By Ray Downs
By Lindsay Toler
By Danny Wicentowski
By Lindsay Toler
By RFT Staff
By Lindsay Toler
By Allison Babka
By Lindsay Toler
A high-volume hum rumbles and echoes throughout the cavernous, 200,000-square-foot Wal-Mart Supercenter in Festus-Crystal City. It's the audible motion of scanners and intercoms, and carts clashing under fluorescent lights. It's the low-frequency buzz of bargains and price checks and credit-card approvals.
It's the sound of people buying things.
Lots and lots of things. They're buying eyedrops, tackle boxes, candied yams, sugar substitute, golf balls and tea. Within this 4.5-acre, steel-framed box, there's a discount store, a pharmacy, a hair salon, a bank, a grocery store and a tire-and-lube express. Everything from fine-grained sandpaper to double-iced cinnamon buns is in the thousands of carts that pass through dozens of checkout lanes, 24 hours a day, seven days a week.
This bargain-hunter's megalith is a virtual tax mint for the twin cities, faced with the dueling pressures of increased urban immigration and the corresponding budget shortfalls. Official projections predict St. Louis and St. Louis County will bleed some 36,000 residents during the next 20 years; Jefferson County is expected to pick up 39,000. In light of the predictions, of the need for bigger schools and wider streets, larger police forces and longer sewage tunnels, towns like Festus and Crystal City can either prepare or brace for the worst. The towns, a half-hour's drive from St. Louis, expect a 50 percent increase in population all their own.
So in 1993, the Wal-Mart Supercenter was built on a useless swamp near Plattin Creek that was providing neither tax revenue nor scenic beauty. It was constructed on the boundary of the two towns. When customers enter the south end of the building, they're greeted by a "Welcome to the Crystal City Wal-Mart" sign; those who enter from the north end see "Welcome to the Festus Wal-Mart."
Outside, surrounding the packed parking lot, stand the economic addendums to one of the best-performing Wal-Mart Supercenters in the country: Fashion Bug, Arby's, Blockbuster Video, Fast Foto, a Coastal gas station with a 24-hour drive-through pizzeria and a message to local patrons: "Good luck deer hunters. Come home safe."
In this area, where the per capita annual income is $11,000 and where pickup trucks still outnumber sport-utility vehicles 2-to-1, the construction of the Wal-Mart Supercenter added more choices, more conveniences and more jobs than anything like it before. "It's great," says Crystal City Mayor Grant Johnston. "This Wal-Mart store is in the top percentage in the country in terms of sales, and we split the property taxes and the sales taxes with Festus. It also employs an immense number of people, and there are ancillary people who supply that Wal-Mart all around."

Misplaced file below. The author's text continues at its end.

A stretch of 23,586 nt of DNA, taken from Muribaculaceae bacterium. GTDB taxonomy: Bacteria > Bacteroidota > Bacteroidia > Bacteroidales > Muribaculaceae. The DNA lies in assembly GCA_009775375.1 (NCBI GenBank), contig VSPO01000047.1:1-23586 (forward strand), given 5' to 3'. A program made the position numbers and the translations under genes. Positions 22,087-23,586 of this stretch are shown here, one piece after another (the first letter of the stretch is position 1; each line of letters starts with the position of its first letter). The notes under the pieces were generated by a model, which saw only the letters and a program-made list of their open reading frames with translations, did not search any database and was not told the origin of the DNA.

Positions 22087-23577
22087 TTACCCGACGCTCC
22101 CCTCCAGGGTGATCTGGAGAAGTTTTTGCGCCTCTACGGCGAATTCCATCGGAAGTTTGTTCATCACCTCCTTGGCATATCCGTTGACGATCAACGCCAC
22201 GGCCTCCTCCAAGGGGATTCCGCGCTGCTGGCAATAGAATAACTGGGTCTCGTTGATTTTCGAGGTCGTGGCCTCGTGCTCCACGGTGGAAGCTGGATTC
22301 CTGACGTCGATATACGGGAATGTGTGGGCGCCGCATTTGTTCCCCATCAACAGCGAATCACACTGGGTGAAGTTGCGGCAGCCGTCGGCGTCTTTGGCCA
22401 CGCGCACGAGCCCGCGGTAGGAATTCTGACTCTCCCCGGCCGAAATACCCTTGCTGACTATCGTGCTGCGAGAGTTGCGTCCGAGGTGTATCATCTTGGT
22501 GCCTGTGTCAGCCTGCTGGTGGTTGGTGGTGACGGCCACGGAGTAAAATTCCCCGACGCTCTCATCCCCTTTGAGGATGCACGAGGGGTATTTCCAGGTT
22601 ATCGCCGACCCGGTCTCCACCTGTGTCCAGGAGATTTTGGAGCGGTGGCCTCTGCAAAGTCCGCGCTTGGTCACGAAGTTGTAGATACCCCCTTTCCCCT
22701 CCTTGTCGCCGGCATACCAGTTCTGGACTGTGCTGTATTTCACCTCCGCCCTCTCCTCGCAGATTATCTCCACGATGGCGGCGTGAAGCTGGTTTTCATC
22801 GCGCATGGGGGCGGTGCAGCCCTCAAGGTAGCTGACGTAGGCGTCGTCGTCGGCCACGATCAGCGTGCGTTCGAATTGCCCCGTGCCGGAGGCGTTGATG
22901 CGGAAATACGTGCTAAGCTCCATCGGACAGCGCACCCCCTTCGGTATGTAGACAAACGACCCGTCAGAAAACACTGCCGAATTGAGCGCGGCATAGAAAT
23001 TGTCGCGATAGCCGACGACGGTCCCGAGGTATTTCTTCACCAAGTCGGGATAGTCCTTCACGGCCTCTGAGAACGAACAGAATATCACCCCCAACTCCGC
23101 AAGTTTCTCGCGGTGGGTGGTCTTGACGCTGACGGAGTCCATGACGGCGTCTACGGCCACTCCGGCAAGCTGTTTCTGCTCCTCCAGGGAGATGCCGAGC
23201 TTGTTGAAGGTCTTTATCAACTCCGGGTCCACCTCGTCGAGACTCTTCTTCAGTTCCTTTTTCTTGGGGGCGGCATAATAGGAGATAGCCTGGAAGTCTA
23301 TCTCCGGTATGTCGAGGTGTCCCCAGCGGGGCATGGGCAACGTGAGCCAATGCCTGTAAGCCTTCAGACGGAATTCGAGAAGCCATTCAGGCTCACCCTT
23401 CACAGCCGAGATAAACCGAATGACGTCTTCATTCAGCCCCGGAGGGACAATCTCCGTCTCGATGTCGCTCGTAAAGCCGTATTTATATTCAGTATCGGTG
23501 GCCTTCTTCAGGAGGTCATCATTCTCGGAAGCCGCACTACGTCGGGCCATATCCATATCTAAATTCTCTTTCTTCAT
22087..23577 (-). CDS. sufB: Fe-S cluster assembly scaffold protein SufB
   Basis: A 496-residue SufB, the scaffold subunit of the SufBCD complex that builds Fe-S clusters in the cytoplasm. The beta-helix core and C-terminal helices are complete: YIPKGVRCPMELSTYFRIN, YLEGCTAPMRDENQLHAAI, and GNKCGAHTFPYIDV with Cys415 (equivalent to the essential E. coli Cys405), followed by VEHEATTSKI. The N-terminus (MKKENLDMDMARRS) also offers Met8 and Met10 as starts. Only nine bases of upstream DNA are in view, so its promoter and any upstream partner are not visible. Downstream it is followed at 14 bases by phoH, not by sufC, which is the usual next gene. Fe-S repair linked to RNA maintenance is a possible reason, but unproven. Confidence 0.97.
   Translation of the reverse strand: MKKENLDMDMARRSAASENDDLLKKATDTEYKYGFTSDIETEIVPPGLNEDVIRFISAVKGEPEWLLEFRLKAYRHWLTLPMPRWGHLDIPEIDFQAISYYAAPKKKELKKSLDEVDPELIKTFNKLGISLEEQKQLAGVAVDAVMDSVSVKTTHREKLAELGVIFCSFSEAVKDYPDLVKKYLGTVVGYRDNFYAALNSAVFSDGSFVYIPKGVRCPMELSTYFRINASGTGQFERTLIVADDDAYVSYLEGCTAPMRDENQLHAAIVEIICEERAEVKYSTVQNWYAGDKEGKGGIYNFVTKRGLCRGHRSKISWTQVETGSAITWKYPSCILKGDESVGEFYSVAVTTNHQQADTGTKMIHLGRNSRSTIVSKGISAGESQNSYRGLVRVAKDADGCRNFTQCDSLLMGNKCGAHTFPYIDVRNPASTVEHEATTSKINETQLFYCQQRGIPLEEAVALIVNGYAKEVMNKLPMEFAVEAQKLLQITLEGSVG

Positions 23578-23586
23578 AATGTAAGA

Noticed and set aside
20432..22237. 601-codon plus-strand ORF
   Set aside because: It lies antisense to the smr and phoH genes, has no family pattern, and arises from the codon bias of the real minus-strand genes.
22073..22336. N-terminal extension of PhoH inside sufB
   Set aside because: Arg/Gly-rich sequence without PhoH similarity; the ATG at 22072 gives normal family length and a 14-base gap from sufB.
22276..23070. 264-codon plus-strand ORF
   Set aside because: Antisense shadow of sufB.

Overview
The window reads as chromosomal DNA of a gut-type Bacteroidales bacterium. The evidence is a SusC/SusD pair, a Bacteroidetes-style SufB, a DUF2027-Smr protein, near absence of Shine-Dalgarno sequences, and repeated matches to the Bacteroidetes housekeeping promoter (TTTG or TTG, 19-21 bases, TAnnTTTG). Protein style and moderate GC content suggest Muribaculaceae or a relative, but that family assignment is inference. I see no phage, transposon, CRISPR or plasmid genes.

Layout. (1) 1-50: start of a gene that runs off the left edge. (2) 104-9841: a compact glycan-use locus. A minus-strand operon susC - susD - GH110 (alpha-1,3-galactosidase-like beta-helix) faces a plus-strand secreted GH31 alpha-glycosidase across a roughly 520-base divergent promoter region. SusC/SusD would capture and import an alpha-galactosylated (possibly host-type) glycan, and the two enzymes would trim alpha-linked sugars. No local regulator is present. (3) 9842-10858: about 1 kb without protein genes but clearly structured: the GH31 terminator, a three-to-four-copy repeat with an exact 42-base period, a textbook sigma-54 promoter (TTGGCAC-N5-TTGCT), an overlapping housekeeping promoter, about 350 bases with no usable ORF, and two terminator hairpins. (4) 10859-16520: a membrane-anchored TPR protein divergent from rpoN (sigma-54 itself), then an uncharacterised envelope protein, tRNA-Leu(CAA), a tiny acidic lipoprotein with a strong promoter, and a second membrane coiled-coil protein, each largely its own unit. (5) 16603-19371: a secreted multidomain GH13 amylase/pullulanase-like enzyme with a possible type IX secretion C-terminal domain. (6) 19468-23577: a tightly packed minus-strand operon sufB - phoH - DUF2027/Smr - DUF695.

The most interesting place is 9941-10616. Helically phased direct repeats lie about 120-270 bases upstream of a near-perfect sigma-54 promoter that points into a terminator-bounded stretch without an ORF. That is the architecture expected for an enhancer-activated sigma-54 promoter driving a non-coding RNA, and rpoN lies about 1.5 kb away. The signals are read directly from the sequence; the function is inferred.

According to Wal-Mart's headquarters in Bentonville, Ark., a Supercenter like this one normally employs about 450 people (70 percent full-time) and pays an average of $150,000 in property taxes and $2.5 million in sales taxes each and every year. "I can say that this store has exceeded our expectations," says Keith Morris, spokesman for Wal-Mart Stores Inc. "It's been an excellent-performing store since it opened its doors."
That's saying a lot for one rural store that's part of a multinational company that sold $43 billion worth of stuff in the first half of this year. The overall operating profit for Wal-Mart for the first six months of this year was $3.1 billion, a 27 percent increase from the first six months of 1997.
Much of that increase was due to the popularity of the Supercenter concept, where one-stop shopping truly hits its stride.
In Missouri alone there are 109 Wal-Mart stores -- including 30 Supercenters -- which in 1997 paid $24 million in state and local taxes, collected $208 million in sales taxes and employed 27,266, or about the entire population of Kirkwood.
Needless to say, when the Festus-Crystal City store opened its doors five years ago on what had been an empty 5-acre swamp, the applause was more than perfunctory.
The Spin Cycle
If you stand in the back lot of the Wal-Mart Supercenter and look south beyond the cattails, the marsh grass and the meandering Plattin Creek, you can just see the distant wooded bluffs that meet Doug Sunshine's bottom soybean field. It's tilled under now, save for a stretch of winter wheat planted seasonally for the deer.
As Sunshine stands there gazing out, the tranquility of the Jefferson County landscape pales under the shadow of the Wal-Mart and the enormity of his own unease. "This makes no sense," he says softly, turning back and forth between the Wal-Mart and the marsh area as though unsure where to direct his alarm. He settles his stare on the 5-acre marsh area to the south and stands, hands on hips, eyes on a red-winged blackbird perched on a tire in the mud. He shakes his head, then shields his eyes.
He's thinking about the levee.
In several months, the U.S. Army Corps of Engineers will decide how to build it -- a 500-year flood structure on the north side of Plattin Creek -- to separate the creek from Festus, Crystal City and the Wal-Mart that belongs to both. It concerns Sunshine that his property, on the south side of the levee, may take on extra water during floods. It also concerns him that the thing will cost about $10 million in local and federal money. But what bothers Sunshine most, what bothers a lot of folks living on or near the creek, is that it has to be built in the first place.